Laura Spector, with her long term visual arts collaborator Chadwick Gray and her fiancé Bradley Whyte, run ArtSpace, “Chiang Mai’s part time underground performance and exhibition venue,” says Spector, “where we do fundraisers, storytelling, auctions and performances with singers, songwriters, jazz musicians as well as teach art classes, both drawing and painting.”
Spector, who along with her colleagues, is from the United States, has been living in Chiang Mai since 2002, with ArtSpace opening in 2005. A post graduate in fine arts from Berkley, California, she talks about the advantages and disadvantages of being an artist abroad.
“Many of my friends who are finishing grad school are now thinking of relocating out of the country,” says Spector. “The art market in the US is not picking up any time soon whereas places like Hong Kong are simply booming; living somewhere with affordable studio spaces is also a smart move.” While Spector feels the need to travel home, or at least to Bangkok and Singapore, regularly in order to have access to art books, maintain and build upon a network of friends in the art world and stay in touch with developing art trends, theory and criticism, she feels that with today’s technology it is no longer a barrier to be physically out of the world art centres. “There are two schools of thought on this, on one hand it is important to be up to date and stay contemporary, on the other many artists just want to do their own thing anyway. For us, we find that the balance works well. When I lived and worked in New York City, I felt that popular artwork at the time – late 1990s – was no longer about beauty or skill, but about concept and ironic humour which was not in the least bit playful.
Our work simply didn’t fit into that genre and it was really oppressive for me, so it was better to get away from it all, take a step back, relearn my skills and get back to what I am good at, rather than spending all that energy racing to stay at the forefront. It is interesting because I see this happening in China now. When I first went to China it was an eye opener for me to see the levels of skills in the artist, they really knew how to paint. But now, like in the US over the past 60 years, with demand for art sky rocking, artists are spending more time pleasing buyers than focusing on their own talent. When you are chomping at the bit to make sales and get into galleries, there isn’t much room for creativity. So in a way it is almost nicer to be outside the art centres.”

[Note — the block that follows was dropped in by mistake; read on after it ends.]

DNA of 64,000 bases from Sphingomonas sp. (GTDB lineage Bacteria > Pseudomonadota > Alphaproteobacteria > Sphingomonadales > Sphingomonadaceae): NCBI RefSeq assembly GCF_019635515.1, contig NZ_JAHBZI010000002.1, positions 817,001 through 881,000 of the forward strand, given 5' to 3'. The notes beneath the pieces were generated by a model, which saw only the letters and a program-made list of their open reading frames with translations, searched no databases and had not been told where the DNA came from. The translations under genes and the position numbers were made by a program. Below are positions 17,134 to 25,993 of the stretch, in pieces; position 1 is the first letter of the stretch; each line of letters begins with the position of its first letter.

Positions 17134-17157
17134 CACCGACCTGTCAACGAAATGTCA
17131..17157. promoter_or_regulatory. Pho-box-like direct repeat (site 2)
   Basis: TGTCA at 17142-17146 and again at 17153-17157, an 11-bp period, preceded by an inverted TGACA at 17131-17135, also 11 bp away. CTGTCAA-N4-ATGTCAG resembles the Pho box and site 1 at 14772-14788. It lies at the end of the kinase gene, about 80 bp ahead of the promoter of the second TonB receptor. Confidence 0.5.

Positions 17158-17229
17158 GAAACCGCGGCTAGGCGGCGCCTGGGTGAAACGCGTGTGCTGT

Spector and Gray, however, do stay very much in touch with the art network and Spector recently participated in an art show in Singapore as well as being shortlisted twice for the Sovereign Asian Art Award (thirty shortlist from 7000 submissions, the only artist ever to be shortlisted twice). “There is something to be said about being around colleagues who are inspired by similar things, but Chadwick and I find that there is an unspoken wavelength we are still tuned to between us and our counterparts in the west. While we have not been able to build strong relationships with galleries in the west as we have here, at La Luna for instance, we do our best to stay in touch.”
Spector finds that more and more artists from the west are working abroad successfully. “A friend of ours comes to our studio for six months every year to create a body of work before he returns to San Francisco where he is a highly successful figurative artist. We are at an advantage here in terms of cost, and also I find that many expats, while enjoying the Thai lifestyle, still appreciate western art forms, more urban and city art. Most of our work here is commissioned by expatriates. This is our bread and butter, which while doesn’t develop our artistic styles, has helped us to create a name for ourselves and gives us the financial freedom to develop our personal styles. Recently we were commissioned to hand paint silk curtains for a condo in Phuket which has now led to another commission in the same building. So, while Thailand is not prime art real estate, it gives us time and space to develop a body of work.”
• Spector gives some tips to budding artists wanting to work out of Chiang Mai:
• Put your artwork online, on your own site, on blogging sites, Facebook, WorldPress, HubPages or more
• Turn your art to merchandise at Zazzle.com and CafePress.com where you can upload your images and clients can order them printed onto t-shirts, mugs or caps.
• Foray into graphic design such as CD covers, logo designs.
• Become an online art expert. Spector has written hundreds of how-to pieces for EHow.com.
• Find out what awards you are eligible for and enter.
When I lived and worked in New York City, I felt that popular artwork at the time – late 1990’s – was no longer about beauty or skill, but about concept and ironic humour which was not in the least bit playful.